Matsuura did not take her writing too seriously, however, until fate forced her to confront the otherworld with her own mortality.
A visit home to Papillion, Nebraska, in October 2001 coincided with the discovery of a small lump in her breast; Matsuura casually decided to check it with her family doctors in the U.S. The lump was indeed cancer, and she found herself instantly swept into surgery and then treatment.
“In some ways, I thought, how could this get any worse? My husband was half way across the world and was working on a contract that kept him so busy he was only able to visit once in nine months. Then the lady in charge of insurance at the hospital wasn’t used to dealing with a Japanese insurance company and that caused all sorts of problems and misunderstandings. Of course, my 6-year-old son was with me, whom I wanted so much to see grow up. Despite everything, I was with family and friends and they took wonderful care of me.”
Matsuura would not return to Japan for almost a year, and during the long days in the hospital her early aspirations focused into determination.
“I remember I wrote a letter to my surgeon early on, telling him my dream of being a writer. I promised him and myself that if I got through this that I would write seriously. I was learning about a Japan I never knew existed, and I wanted to share it with the English-speaking world.”
Nine months later, hair and cancer-free, Matsuura returned to Yaizu and its folktales.
“I researched publishers and kept writing, realizing as I did that the stories all had a strong theme of Japanese folklore, superstition and myth. When I finished I didn’t even have an agent yet, but I sent them to my first pick of publishers and within a few months got a positive reply.”
Matsuura’s book, “A Robe of Feathers and Other Stories,” came out in 2009, and she has followed that success by consistently publishing stories, most recently in three anthologies over the past year — all dedicated to survivors of the March 11 disasters: an essay “Signs” in “2:46: Aftershocks,” “The Power of Perspectives” in “Kizuna,” and “The Zodiac Tree” in “Tomo: An Anthology of Japan Teen Stories.”
She has also had the chance to reconnect with her doctors. “I’ve had two really powerful moments relating to my two favorite doctors, Dr. Scott Rose and Dr. Stephen Lemon. The first was after ‘A Robe of Feathers’ was published and I went back to Omaha and Dr. Rose opened his desk drawer and pulled out that first letter and all my Christmas cards. They were wrapped in a ribbon. He told me he was proud of me. The second moment was at my first-ever book signing in Omaha. I was so nervous. There was a good crowd, family, friends, strangers, and I look up and see Dr. Lemon in the crowd. He’d brought his two daughters to hear me speak and get me to sign my book for them. I thought I was going to cry.”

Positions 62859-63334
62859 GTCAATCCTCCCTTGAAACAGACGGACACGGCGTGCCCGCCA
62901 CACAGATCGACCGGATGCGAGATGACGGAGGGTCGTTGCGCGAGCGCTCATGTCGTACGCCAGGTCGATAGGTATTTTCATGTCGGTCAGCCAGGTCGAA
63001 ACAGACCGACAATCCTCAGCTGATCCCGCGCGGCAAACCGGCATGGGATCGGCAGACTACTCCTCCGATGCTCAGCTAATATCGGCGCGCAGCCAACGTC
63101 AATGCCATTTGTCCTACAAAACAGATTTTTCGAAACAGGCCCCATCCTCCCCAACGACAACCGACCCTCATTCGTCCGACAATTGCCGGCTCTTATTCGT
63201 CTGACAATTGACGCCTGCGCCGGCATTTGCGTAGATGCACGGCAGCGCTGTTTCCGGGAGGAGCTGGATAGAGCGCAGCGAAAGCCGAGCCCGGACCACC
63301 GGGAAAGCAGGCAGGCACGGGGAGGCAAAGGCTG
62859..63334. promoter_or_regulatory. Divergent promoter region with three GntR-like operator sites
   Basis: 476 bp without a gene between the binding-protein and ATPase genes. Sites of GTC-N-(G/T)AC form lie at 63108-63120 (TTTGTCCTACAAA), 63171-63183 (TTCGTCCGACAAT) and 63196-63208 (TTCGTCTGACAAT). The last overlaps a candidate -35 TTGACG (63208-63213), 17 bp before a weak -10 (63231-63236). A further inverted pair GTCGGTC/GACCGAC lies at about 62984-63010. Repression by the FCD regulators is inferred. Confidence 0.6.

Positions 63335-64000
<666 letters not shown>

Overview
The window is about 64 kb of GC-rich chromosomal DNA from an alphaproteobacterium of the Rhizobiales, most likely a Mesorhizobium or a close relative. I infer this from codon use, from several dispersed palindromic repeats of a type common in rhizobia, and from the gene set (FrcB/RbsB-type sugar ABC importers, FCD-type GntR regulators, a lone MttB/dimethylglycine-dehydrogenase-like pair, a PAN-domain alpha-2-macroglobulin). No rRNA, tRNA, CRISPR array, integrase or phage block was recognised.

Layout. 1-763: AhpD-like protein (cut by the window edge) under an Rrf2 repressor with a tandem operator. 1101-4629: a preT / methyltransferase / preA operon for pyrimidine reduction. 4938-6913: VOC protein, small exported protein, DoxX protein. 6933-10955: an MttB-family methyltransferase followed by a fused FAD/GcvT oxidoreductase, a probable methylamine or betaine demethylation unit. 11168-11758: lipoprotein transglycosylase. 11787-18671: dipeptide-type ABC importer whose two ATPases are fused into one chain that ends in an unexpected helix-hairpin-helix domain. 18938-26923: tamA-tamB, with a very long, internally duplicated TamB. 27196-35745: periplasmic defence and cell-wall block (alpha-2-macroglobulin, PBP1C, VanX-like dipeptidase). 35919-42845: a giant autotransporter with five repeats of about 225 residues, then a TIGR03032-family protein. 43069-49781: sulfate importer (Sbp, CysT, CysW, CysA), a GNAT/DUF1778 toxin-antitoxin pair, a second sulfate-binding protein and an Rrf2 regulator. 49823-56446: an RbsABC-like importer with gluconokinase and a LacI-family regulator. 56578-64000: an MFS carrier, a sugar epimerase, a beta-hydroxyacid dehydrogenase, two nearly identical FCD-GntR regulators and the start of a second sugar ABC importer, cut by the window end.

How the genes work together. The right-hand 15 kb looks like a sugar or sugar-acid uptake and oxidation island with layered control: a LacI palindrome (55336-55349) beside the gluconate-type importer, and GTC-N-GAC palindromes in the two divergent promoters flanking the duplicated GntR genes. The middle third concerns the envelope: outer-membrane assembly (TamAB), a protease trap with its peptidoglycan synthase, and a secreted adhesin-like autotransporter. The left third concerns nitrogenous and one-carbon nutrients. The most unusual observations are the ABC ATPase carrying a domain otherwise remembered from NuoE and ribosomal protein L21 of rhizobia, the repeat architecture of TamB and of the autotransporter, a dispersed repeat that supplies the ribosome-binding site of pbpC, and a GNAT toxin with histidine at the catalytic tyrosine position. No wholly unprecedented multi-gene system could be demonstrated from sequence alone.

Currently revising her first adult novel, “Seven Secrets,” set for publication next year, Matsuura still enjoys hanging around with older Japanese and learning their stories. She has studied Japanese watercolor and etegami (hand-drawn postcards), and frequently visits Buddhist temples to listen to the monks. One such friend is a local legend in Shizuoka — Takashi Sugimura, a carver of traditional o-jizo statues.
While researching o-jizo for her next book, she was surprised to learn he lived close by and taught students on weekends. “Sugimura-sensei is a real mountain man, he’s traveled the world, has carved o-jizo and Buddhist statues all over Shizuoka, Kyoto and even France. He even spent eight years carving a Fudo Myo-o into the side of a mountain.”
Matsuura spent every Saturday for years up in the mountain listening to his stories and carving her own o-jizo. “It took me three years to finish this small one. I imagine it will take five years to finish the next. It’s going to be bigger,” she says.
Although she is now on break from statue-carving to finish her novel and see her son through high school, Matsuura never tires of Japanese folklore characters — from the shape-shifting cat to the devious o-jiisan who cries like a child. “I think there is so much of Japan that hasn’t been introduced to the Western world yet, so much that isn’t understood, hasn’t been translated or just isn’t much talked about anymore. The more I study these things the more fascinated I am.”
For more information, see Thersa Matsuura’s website at thersamatsuura.com